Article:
For someone with a curious streak and a passion for Japanese design, Fiona Wilson may have one of the best jobs around.
Now in her tenth year working as Bureau Chief at Monocle magazine in Tokyo (and prior to that, seven years with Wallpaper), she has had access to some of the most prominent and interesting people in Japan.
Humbly describing herself as “really lucky”, there is no question she doesn’t deserve all that `luck`. Thousands of interviews later, she has truly honed her interview skills.
Q: Any interview tips?
A: I usually interview people I’m interested in. You want to get the best story out and you don’t want to repeat everything everyone already knows.
I approach it as just meeting someone. You have to structure it but sometimes in the course of speaking to someone you find out something you didn’t know. That’s really exciting.
I interviewed Shintaro Ishihara (former Tokyo Governor). He’s got great stories! Obviously in an interview you want people with opinions. Some people don’t like his politics but you don’t have to ‘like’ someone. Interviewing is like a conversation: you don’t have to be looking for a best friend.
Q: How do you handle an interview subject who doesn’t like to talk or is being difficult?
A: Sometimes you meet someone and they do something absolutely incredible but they just can’t articulate why they do it. I can always tell with an interview if it’s going to be painful. Either you have to spend a lot more time with them and it comes out naturally over lunch, or you just accept that it’s not going to be that kind of story where you get everything.
Also, with us the filter is fully on, with what we choose to write about. If I don’t like something, I just don’t write about it. You don’t want to be cynical and I don’t want to be mean spirited. I’ve got no interest in demolishing someone or being unkind.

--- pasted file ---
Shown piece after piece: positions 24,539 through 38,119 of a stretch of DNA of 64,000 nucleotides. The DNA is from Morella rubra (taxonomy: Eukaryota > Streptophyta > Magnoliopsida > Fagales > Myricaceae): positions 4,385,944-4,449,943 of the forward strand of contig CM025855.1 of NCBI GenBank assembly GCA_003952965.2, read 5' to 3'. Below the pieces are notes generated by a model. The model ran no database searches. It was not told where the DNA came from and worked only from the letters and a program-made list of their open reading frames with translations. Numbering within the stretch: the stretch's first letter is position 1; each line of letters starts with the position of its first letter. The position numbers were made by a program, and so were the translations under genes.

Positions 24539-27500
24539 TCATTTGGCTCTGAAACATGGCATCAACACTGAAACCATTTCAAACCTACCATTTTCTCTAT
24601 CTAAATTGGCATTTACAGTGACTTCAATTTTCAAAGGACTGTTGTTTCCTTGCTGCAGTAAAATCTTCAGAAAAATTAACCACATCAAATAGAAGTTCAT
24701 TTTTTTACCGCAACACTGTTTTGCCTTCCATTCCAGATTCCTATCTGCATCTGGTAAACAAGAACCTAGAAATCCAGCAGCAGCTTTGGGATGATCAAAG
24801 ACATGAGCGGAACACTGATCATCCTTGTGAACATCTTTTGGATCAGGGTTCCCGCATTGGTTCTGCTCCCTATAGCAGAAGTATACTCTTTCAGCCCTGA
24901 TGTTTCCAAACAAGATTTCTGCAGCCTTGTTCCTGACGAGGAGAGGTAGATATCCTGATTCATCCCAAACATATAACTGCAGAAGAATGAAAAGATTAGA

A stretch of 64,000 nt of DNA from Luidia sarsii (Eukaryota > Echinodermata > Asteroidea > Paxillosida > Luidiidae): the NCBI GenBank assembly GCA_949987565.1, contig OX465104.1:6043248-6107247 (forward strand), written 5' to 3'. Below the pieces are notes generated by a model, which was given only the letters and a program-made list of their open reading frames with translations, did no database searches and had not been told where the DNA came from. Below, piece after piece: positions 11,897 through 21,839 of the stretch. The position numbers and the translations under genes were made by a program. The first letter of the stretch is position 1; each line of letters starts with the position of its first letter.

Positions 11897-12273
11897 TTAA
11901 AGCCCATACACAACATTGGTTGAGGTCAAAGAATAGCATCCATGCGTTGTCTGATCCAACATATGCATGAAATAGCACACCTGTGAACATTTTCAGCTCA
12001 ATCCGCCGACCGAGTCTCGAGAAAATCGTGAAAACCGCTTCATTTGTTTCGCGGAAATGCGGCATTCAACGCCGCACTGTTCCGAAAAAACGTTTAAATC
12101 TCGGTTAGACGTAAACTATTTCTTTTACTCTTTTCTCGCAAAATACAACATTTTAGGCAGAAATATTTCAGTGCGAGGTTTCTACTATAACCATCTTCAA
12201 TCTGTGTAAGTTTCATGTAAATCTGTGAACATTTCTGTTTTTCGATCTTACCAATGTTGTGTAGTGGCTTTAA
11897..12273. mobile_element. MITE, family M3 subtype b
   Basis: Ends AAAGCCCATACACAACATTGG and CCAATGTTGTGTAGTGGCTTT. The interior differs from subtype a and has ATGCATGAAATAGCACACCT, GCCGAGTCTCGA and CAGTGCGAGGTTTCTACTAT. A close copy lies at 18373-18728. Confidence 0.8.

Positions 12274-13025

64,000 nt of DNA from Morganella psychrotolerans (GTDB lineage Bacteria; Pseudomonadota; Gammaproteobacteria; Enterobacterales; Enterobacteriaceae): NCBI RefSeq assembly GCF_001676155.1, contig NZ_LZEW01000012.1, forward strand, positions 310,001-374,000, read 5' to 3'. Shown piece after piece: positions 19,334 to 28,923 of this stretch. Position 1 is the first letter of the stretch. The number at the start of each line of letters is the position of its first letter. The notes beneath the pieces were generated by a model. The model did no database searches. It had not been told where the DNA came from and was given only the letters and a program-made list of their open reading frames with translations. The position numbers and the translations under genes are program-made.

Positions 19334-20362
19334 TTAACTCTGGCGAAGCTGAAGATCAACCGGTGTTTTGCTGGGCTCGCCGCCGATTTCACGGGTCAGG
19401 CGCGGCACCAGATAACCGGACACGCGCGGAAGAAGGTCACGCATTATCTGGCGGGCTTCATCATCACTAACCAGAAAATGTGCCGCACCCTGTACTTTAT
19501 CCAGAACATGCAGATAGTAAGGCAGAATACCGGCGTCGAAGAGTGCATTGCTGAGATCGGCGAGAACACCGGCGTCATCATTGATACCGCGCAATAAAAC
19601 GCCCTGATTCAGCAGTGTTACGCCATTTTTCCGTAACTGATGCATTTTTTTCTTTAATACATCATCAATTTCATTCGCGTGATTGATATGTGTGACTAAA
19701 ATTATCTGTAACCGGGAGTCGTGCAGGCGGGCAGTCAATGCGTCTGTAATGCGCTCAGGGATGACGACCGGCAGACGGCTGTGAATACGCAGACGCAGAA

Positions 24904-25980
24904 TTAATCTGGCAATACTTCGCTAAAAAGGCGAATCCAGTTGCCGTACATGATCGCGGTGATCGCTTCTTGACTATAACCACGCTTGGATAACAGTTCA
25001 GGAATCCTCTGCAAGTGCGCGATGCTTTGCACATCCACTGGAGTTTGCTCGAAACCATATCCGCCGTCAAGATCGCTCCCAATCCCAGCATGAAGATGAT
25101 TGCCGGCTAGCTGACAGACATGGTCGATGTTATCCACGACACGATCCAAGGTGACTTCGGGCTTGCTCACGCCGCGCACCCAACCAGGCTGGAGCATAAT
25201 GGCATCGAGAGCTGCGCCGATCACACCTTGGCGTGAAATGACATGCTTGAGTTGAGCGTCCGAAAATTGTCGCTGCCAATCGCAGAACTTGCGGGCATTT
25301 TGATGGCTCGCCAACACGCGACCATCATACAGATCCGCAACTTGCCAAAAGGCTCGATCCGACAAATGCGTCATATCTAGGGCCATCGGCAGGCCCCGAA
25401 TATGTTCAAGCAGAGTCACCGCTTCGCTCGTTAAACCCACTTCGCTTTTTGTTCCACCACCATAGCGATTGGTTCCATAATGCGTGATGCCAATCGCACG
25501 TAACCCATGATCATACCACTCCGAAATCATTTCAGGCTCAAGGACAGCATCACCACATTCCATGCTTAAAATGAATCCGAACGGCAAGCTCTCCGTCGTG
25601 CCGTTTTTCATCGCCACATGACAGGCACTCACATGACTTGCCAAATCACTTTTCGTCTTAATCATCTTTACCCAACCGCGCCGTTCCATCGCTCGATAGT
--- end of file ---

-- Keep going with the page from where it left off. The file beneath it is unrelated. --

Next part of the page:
Q: What personal qualities help you when interviewing?
A: Part of the job is being quite outgoing. I really love talking to people and you need to build this very quick rapport. Often, I have to go completely cold into someone’s house. It’s a bit intrusive and you have to not mind that. It’s the perfect job for someone who’s quite nosy. But you realise that people like to talk and most appreciate someone showing an interest.
Q: These days with so much available on-line, is interviewing still important?
A: Yes! You can`t do it all sitting at a computer. The Internet is a good place to start but there is so much that is incorrect there. At an interview I’ll say, “So I see you worked at …” and they’ll say, “No. I never worked there”. You can never rely on what is on the internet. It is just not a fact checking resource. There is no substitute for meeting the subject in person.
Q: How do you go about using your interview to write the story?
A: When I go to an interview I’ve already got an idea about what I`m interested in for this particular story and I’ve asked the right questions. Then I have a think about the interview and tend to write the whole thing using key quotes. Often a story is about a person, so I think about the most interesting bits that they’ve said and then I shape it around that.
I want to do justice to the people I`m writing about. I really care about it. But in a busy life, finding somewhere quiet to sit down for a few hours can be quite difficult. But that’s important.
Sometimes I have to sit in the Monocle office with my big noise cancelling earphones on and just shut the world out. We have an open plan office so this is my ‘Do Not Disturb’ sign. Or I just go somewhere else where I can be anonymous, like a café. Not to be precious about it but you really need to concentrate when you’re writing. It can be a hard thing just to carve out that space.
About the Author
Nicki Roberts is a freelance journalist and teacher, living with her family in Tokyo. A long-time resident of Wellington, she spent her early years seriously pursuing a career in dance. These days, physical activity involves the odd yoga class and getting lost on her bicycle, exploring Tokyo backstreets. She loves to travel but has a particular affection for Japan. She has discovered a whole lot more to the place than just sushi and quirkiness.